OBJECTIVES: To test the hypotheses that contractures progress at different rates in relation to the time after immobilization, that immobilization in flexion leads to loss of extension range of motion, and that joints of sham-operated animals are better controls than the contralateral joint of experimental animals. STUDY DESIGN: Experimental, controlled study in which 40 adult rats had one knee joint immobilized at 135 degrees of flexion for up to 32 weeks and 20 animals underwent a sham procedure. At intervals of 2, 4, 8, 16, and 32 weeks, 8 experimental and 4 sham-operated animals were killed and their knee motion measured in flexion and extension. RESULTS: In the experimental group, the range of motion decreased in the first 16 weeks of immobility at an average rate of 3.8 degrees per week (p<.0001) to reach 61.1 degrees of restriction. A plateau was then observed from which the contracture did not progress further. The loss in range of motion occurred in extension, not in flexion. CONCLUSION: This study defined an acute stage of contractures starting at the onset of immobility and lasting 16 weeks, during which the range of motion was progressively restricted, and a chronic stage during which no additional limitation was detected. The loss in motion was attributed to posterior knee structures not under tension during immobilization in flexion. Contrary to the hypothesis, the contralateral joint was validated as a control choice for range-of-motion experiments.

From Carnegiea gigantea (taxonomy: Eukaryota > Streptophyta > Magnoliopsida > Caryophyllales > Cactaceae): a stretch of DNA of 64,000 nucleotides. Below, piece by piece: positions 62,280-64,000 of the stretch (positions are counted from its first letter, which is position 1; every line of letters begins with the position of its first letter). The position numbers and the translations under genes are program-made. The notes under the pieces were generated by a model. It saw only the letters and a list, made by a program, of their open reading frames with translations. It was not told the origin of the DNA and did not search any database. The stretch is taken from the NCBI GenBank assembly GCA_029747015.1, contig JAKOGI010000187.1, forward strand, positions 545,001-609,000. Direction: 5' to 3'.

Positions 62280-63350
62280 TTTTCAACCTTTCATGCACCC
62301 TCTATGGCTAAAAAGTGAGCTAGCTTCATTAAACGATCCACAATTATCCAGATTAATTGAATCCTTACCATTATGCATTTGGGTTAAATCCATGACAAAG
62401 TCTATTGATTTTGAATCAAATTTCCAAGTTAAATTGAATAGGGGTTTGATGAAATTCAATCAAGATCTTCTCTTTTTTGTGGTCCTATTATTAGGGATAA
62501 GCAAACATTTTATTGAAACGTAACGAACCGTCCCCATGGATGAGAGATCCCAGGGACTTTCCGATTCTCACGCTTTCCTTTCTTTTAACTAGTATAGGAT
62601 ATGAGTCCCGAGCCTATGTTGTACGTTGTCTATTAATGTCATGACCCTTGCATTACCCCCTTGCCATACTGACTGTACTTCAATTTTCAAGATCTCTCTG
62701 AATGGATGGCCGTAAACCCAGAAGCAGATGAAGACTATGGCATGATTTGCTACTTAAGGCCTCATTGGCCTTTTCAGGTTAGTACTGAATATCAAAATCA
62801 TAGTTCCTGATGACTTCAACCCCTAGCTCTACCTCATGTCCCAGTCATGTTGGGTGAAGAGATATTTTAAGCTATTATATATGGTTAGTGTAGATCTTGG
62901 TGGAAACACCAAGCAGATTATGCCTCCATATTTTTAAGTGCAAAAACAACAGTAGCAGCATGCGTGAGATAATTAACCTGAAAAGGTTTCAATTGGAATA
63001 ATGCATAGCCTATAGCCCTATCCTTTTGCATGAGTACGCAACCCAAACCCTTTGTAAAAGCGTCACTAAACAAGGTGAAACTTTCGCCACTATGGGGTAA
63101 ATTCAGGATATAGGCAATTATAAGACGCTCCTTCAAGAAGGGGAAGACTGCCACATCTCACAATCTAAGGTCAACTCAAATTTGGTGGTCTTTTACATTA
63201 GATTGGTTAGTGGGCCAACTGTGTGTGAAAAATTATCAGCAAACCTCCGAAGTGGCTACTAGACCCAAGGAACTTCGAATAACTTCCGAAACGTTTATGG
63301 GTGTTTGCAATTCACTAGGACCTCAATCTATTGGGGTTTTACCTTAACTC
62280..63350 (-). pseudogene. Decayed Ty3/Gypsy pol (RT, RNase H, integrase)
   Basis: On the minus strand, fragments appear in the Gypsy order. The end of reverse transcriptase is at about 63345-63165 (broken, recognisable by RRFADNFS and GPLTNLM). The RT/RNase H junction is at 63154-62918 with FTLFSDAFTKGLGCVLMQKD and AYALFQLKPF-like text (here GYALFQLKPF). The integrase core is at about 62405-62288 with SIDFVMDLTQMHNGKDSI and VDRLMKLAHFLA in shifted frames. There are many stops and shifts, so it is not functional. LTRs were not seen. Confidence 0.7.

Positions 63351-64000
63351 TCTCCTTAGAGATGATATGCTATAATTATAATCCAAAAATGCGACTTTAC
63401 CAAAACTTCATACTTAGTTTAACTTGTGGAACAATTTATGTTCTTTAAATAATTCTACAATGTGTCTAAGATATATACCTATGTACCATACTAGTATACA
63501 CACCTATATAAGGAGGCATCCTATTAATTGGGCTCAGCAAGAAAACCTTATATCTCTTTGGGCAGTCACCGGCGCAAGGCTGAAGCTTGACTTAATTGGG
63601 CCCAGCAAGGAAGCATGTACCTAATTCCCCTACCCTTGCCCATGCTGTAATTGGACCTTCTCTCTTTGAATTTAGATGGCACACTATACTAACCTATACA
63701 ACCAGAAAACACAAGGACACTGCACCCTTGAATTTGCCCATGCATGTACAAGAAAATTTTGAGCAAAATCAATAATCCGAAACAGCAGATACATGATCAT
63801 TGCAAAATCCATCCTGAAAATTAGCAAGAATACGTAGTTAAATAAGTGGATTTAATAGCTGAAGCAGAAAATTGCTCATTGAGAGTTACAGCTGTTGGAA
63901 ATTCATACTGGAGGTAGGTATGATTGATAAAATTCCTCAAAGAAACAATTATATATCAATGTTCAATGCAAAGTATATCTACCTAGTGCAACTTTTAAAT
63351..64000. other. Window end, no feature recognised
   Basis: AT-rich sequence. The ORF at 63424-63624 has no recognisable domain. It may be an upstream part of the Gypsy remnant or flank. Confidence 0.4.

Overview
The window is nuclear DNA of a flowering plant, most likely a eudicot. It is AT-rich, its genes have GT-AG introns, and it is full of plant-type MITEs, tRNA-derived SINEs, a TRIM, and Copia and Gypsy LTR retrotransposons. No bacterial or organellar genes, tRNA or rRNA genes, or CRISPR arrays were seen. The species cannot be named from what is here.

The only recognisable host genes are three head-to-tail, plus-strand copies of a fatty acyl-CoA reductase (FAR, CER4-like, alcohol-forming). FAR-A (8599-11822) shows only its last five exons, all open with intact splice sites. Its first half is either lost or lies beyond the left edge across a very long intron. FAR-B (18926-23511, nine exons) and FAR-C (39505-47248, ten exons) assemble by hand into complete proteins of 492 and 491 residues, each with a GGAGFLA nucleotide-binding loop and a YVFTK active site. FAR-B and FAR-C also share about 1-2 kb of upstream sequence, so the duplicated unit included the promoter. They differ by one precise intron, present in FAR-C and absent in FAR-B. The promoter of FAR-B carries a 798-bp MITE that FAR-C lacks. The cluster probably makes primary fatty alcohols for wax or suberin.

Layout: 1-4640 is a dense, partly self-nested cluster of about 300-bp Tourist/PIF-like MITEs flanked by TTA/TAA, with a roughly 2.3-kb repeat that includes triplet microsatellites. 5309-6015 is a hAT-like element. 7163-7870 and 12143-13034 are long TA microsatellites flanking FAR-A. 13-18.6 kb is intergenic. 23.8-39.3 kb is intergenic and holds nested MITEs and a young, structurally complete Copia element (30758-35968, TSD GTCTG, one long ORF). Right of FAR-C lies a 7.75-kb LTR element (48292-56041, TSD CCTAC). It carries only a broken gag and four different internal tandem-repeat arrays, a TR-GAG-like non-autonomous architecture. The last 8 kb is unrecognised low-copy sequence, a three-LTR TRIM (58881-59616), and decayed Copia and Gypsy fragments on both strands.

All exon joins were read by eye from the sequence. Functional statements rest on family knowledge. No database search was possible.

Posted on Leave a comment

Tilt table standing for reducing spasticity after spinal cord injury.

date: 10/01/1993
author: Bohannon RW
publication: Arch Physical Medicine Rehabilitation. 1993 Oct;74(10):1121-2.
pubmed_ID: 8215868

A patient with a T12 spinal cord injury and intractable extensor spasms of the lower extremities participated in tilt table standing trial on 5 nonconsecutive days to determine if the intervention would affect his spasticity and spasms. Each day’s standing trial was followed by an immediate reduction in lower extremity spasticity (measured using the modified Ashworth scale and pendulum testing). Standing was also accompanied by a reduction in spasms that lasted until the following morning. The reduction of spasms was particularly advantageous to the performance of car transfers. Tilt table standing merits further examination as a physical treatment of spasms that accompany central nervous system lesions.